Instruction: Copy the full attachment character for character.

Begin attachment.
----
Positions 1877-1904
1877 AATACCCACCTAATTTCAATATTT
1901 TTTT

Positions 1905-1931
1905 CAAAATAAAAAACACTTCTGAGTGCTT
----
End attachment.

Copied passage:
Positions 1877-1904
1877 AATACCCACCTAATTTCAATATTT
1901 TTTT

Positions 1905-1931
1905 CAAAATAAAAAACACTTCTGAGTGCTT